(update request :body
          #(.toString (doto (ByteArrayOutputStream.)
                        (-> (transit/writer :json)
                            (transit/write %))))))

noisesmith17:06:30

(while I'm at it that toString should be str)

isak18:06:46

Is it fair to say that component libraries don't change how you model stateful things like connection managers or load balancers in Clojure, but only how they are passed around?

noisesmith18:06:47

to say those things are even "modeled" seems like an overstatement - you have an object and it's stored somewhere

noisesmith18:06:25

but yes, the difference is that with a component library, that thing is passed to the thing using it, rather than being accessed via globally visible location (usually)

noisesmith18:06:30

some people argue that mount isn't a component library for this reason - as it still puts the stateful object in a var that's accessed via location

isak18:06:06

ah, yea makes sense

isak18:06:11

right, ok

noisesmith18:06:05

though, depending on what you mean by "model", they also provide centralized control of how the resources are initialized and disposed of

isak18:06:43

I guess I mean to say implement - assuming you couldn't use something off the shelf and wanted to make your own in clojure

noisesmith18:06:12

maybe it's more clear to say, the reason one would use a component library (stuartsierra/component, integrant, mount, etc.) is to have a uniform way of initializing and disposing of resources, and automatic resolution and scaffolding of dependencies between those resources

3
noisesmith18:06:22

it's like DI without the "magic" bit - you create something that talks to the component system and the system ensures that it gets inserted in with the rest properly

bhaim12318:06:15

Hi I'm not sure I get the difference between or and :or for example:

(or 1 2)
=> 1
(:or 1 2)
=> 2
I also can't find where the :or is defined (tried to look in the complier but did not see it) and the logic behind it

lukasz18:06:22

:or is just a keyword. Your second example is more or less this: (get 1 :or 2)` meaning you're treating 1 as a map

bhaim12318:06:22

Thanks! Any good reason to write in this style?

lukasz18:06:38

It depends on the code - I tend to use (:some-key a-map) if I'm ok with it returning nil if the key doesn't exist. Otherwise I'd use (get a-map :some-key :some-fallback-value) Lastly, there's also destructuring which is sometimes preferable. Usually readability is the guiding principle. That said - if you do a lot (or (:some-key a-map) :some-other-val)) in 99% of cases you want to use get

bhaim12318:06:41

Thanks a lot, I'll a look at it

plins18:06:31

is there a better way of writing this?

(try
  (Long. my-long)
  (catch Exception _ nil))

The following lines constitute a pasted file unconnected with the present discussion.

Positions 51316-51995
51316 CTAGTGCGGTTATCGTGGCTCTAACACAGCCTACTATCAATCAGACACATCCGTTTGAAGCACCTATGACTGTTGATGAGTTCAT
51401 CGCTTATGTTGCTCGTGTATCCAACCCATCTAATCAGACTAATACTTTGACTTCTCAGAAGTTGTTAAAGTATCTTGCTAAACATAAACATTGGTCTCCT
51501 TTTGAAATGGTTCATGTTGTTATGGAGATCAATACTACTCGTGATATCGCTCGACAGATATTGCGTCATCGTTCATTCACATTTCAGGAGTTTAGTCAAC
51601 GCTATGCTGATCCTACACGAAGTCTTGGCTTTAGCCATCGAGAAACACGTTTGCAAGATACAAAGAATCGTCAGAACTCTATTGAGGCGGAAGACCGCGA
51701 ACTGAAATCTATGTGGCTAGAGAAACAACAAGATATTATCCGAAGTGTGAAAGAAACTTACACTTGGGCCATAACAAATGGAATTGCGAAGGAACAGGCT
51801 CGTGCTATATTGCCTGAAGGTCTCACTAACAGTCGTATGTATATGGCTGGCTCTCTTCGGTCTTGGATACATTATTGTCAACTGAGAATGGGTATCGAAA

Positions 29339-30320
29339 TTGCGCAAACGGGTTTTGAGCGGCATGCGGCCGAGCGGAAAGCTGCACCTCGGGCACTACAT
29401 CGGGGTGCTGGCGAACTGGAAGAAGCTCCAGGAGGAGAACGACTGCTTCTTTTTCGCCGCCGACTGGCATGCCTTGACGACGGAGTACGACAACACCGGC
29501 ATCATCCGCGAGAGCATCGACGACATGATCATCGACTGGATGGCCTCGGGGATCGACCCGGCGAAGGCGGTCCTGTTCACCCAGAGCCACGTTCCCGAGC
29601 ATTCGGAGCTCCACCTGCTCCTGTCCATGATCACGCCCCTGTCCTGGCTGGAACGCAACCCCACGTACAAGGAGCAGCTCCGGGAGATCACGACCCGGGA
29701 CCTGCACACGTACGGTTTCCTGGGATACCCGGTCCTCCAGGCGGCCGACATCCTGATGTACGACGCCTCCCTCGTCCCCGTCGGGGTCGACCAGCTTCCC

plins18:06:31

fixed the snippet

hiredman18:06:48

I think that is fine.

hiredman18:06:00

I might prefer Long/parseLong to calling the long constructor because it is less ambiguous and returns a primitive long, but that is splitting hairs

ghadi18:06:06

Long. constructor is deprecated

ghadi18:06:14

use Long/parseLong for sure

plins18:06:28

thanks 🙂

emccue21:06:45

doing some creative classpath scanning to try to make an all interface implementing function

emccue21:06:53

(god-function '(fn [x] (+ x 1)))
=>
(clojure.core/reify
 java.lang.Object
 (toString [____3373__auto__] "GodFunction")
 com.codahale.metrics.Gauge
 (getValue [G__3498] (clojure.core/apply (fn [x] (+ x 1)) []))
 com.codahale.metrics.MetricRegistry$MetricSupplier
 (newMetric [G__3499] (clojure.core/apply (fn [x] (+ x 1)) []))
 com.github.benmanes.caffeine.cache.AsyncCacheLoader
 (asyncLoad [G__3500 G__3501 G__3502] (clojure.core/apply (fn [x] (+ x 1)) [G__3501 G__3502]))
 com.github.benmanes.caffeine.cache.CacheLoader
 (load [G__3503 G__3504] (clojure.core/apply (fn [x] (+ x 1)) [G__3504]))
 com.github.benmanes.caffeine.cache.RemovalListener
 (onRemoval [G__3505 G__3506 G__3507 G__3508] (clojure.core/apply (fn [x] (+ x 1)) [G__3506 G__3507 G__3508]))
 com.github.benmanes.caffeine.cache.Scheduler
 (schedule
  [G__3509 G__3510 G__3511 G__3512 G__3513]
  (clojure.core/apply (fn [x] (+ x 1)) [G__3510 G__3511 G__3512 G__3513]))
 com.github.benmanes.caffeine.cache.Weigher
 (weigh [G__3514 G__3515 G__3516] (clojure.core/apply (fn [x] (+ x 1)) [G__3515 G__3516]))
 com.google.common.base.Function
 (apply [G__3517 G__3518] (clojure.core/apply (fn [x] (+ x 1)) [G__3518]))
 com.google.common.base.Predicate
 (apply [G__3519 G__3520] (clojure.core/apply (fn [x] (+ x 1)) [G__3520]))
 com.google.common.base.Supplier
 (get [G__3521] (clojure.core/apply (fn [x] (+ x 1)) []))
 com.google.common.cache.RemovalListener
 (onRemoval [G__3522 G__3523] (clojure.core/apply (fn [x] (+ x 1)) [G__3523]))
 com.google.common.cache.Weigher
 (weigh [G__3524 G__3525 G__3526] (clojure.core/apply (fn [x] (+ x 1)) [G__3525 G__3526]))
 com.google.common.collect.Maps$EntryTransformer
 (transformEntry [G__3527 G__3528 G__3529] (clojure.core/apply (fn [x] (+ x 1)) [G__3528 G__3529]))
 com.google.common.util.concurrent.AsyncCallable
 (call [G__3530] (clojure.core/apply (fn [x] (+ x 1)) []))
 com.google.common.util.concurrent.AsyncFunction
 (apply [G__3531 G__3532] (clojure.core/apply (fn [x] (+ x 1)) [G__3532]))
 com.lambdaworks.redis.output.KeyStreamingChannel
 (onKey [G__3533 G__3534] (clojure.core/apply (fn [x] (+ x 1)) [G__3534]))